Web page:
ZIP Based on new mechanism, without a known track-record. However, Iomega is known as a reputable company, and its Bernoulli drives are considered to be technically excellent (but use different technology).


EZ Drive available by mail order and from dealers. Cartridges more difficult to come by, only by mail order or from selected dealers. Back-ordered at every dealer I checked with.

ZIP Drive available by mail order, from dealers, and from computer superstores. Cartridges readily available from the same sources.

Comparative Cost

DRIVES EZ is $20-$50 more expensive than the Zip, depending on source.

CARTRIDGES EZ cartridges are $4-$8 more expensive than Zip cartridges, again depending on source. In megabyte/$, EZ cartridges are about 120% more cost-effective than the Zips.

Speed and Capacity

CARTRIDGES EZs format to 126M; Zips format to 96M.

DRIVE EZ avg. access time is 13ms; Zip avg. access time is 30ms; in practice the EZ is 50% to 80% faster.


DRIVE EZ is bulkier and heavier than the Zip, and can only be used in horizontal position. Both use external power sources, which are pretty heavy themselves.

CARTRIDGES Both are 3.5'' diameter cartridges. EZs are about 4 times thicker and somewhat heavier.

On/Off Switching

EZ Has on/off switch.

ZIP Doesn't have on/off switch; is on as soon as the power source is plugged in.

SCSI Cable

EZ Has standard 50-pin SCSI connector. Can be connected to the Mac with the usual 25-to-50-pin SCSI cable, or to other SCSI devices via 50-to-50-pin SCSI cable. ZIP Has non-standard 25-pin SCSI connector. Can be connected to the Mac with a 25-to-25-pin SCSI cable (supplied). Requires 25-to-50-pin SCSI cable (like the one used to connect the Mac to the SCSI chain) to connect to other SCSI devices.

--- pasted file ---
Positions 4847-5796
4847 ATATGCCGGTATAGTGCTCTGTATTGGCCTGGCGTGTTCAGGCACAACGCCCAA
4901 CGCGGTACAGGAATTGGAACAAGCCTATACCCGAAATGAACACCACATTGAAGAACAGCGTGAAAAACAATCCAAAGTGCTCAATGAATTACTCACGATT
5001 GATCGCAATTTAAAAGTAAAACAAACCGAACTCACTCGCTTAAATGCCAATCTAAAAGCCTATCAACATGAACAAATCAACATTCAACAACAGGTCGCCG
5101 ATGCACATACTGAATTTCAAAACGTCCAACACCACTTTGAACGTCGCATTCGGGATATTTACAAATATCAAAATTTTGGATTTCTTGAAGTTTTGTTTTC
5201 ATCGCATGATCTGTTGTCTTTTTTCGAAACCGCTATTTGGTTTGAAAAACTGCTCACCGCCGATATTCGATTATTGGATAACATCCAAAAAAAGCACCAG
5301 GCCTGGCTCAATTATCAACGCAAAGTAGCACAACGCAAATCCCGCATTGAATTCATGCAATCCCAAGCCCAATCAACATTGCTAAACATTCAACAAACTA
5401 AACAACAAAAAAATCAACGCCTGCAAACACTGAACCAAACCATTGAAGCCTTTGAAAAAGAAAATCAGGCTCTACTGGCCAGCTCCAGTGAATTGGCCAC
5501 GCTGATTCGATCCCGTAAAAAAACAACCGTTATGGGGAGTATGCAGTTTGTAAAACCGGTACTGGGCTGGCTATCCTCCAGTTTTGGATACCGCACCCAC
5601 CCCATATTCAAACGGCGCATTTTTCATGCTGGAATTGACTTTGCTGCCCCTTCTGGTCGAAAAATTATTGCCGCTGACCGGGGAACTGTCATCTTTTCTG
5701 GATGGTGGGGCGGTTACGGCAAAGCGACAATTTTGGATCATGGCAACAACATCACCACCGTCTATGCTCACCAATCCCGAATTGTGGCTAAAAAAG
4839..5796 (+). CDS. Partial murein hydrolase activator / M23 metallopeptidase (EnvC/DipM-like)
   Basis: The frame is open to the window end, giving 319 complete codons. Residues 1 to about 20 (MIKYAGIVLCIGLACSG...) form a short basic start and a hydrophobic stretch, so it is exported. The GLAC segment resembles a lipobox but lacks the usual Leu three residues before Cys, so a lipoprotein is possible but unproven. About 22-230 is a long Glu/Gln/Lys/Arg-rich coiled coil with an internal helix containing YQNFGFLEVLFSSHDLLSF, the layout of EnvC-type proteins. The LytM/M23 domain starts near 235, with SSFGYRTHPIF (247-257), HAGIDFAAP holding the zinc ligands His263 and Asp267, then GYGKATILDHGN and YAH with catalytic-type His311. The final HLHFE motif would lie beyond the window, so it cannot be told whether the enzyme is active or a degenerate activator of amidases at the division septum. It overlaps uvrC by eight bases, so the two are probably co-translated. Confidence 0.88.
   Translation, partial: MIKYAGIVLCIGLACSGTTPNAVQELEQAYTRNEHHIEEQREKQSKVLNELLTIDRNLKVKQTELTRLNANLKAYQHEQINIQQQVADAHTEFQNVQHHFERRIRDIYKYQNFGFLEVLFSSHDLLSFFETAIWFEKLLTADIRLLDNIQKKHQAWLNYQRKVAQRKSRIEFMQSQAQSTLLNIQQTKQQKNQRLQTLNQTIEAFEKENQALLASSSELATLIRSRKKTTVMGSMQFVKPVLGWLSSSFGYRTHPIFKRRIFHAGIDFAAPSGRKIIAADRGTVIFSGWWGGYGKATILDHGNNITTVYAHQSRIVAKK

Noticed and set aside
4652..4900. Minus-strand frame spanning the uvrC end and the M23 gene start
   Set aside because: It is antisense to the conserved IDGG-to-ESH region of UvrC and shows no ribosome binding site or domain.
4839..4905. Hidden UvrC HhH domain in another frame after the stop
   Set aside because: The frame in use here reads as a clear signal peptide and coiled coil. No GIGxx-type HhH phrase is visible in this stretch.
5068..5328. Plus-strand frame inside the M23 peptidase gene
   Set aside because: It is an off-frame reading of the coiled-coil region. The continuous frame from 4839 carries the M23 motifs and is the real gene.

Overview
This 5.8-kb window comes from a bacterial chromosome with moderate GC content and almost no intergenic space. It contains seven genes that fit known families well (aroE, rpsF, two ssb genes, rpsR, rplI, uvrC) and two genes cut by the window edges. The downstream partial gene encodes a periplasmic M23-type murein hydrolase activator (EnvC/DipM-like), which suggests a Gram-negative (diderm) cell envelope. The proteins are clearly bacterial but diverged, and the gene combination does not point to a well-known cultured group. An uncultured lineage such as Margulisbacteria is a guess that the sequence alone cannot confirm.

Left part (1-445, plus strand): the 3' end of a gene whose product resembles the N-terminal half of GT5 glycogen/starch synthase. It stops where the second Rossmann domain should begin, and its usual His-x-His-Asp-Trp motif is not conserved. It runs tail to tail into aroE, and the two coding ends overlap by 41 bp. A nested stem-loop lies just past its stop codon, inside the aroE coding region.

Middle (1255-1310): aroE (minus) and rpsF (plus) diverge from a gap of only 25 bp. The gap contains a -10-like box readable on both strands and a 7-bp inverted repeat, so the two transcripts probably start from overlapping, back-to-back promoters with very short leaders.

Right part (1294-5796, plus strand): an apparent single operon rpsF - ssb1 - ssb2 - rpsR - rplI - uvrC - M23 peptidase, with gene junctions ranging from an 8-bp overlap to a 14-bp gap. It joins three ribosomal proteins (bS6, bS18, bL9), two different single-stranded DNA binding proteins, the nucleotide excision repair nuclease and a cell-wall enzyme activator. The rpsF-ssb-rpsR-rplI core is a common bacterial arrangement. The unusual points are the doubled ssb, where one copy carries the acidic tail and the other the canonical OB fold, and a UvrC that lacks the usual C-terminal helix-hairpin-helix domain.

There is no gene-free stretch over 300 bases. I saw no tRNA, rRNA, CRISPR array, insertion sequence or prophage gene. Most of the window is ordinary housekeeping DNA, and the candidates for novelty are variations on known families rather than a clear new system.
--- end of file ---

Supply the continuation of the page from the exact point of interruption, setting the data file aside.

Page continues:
EZ Can choose any legal SCSI ID number, but ID button is flimsy and hard to reach.

ZIP Can only choose between IDs 5 and 6, but ID button is easy to use.

Swapping Cartridges

EZ Inconvenient. Behaves like a standard SyQuest drive. Have to dismount, spin down, and manually eject the cartridge.

ZIP Convenient. Behaves like a floppy. Drag to trash and it ejects automatically; likewise upon shutting down the Mac.

Software Driver

EZ Rather poorly designed.

ZIP Well designed. "Guest" option allows installation of driver in RAM for temporary use on other Macs than the owner's. It also allows for the mounting of ther disk even if the Mac was booted with extensions off. (Something Apple should imita te for their CD-ROM drives, which can't be mounted whent the Mac is booted with extensions off.)

Bundled software

EZ Not good, except Silverlining Lite, included on EZs ordered from La Cie.

ZIP Mediocre

Use as a Boot Device

Both can be used as start-up disks.

Customer base

Zip has wider customer base than the EZ, but it has been out half a year earlier. It has caused more of an impact in the Mac market than the PC market, but I've seen some local PC dealers offering Zips; I have seen none offering EZs.

Also PowerComputing is offering as an option internal Zip drives with their PowerMac clones.

Cross-platform communication

EZ ?

ZIP Can read PC-formatted Zip cartridges with PC Exchange, although Access PC may be more reliable.


(I had no way to check these, so I put them in as I received them.)

EZ "EZ 135 platters are Syquest 270 platters that failed the quality checks on one side of the platter"

WWW Information Sources


The comparison is based on information received from the following Info-Mac subscribers (many thanks, folks!).
Florin Neumann, email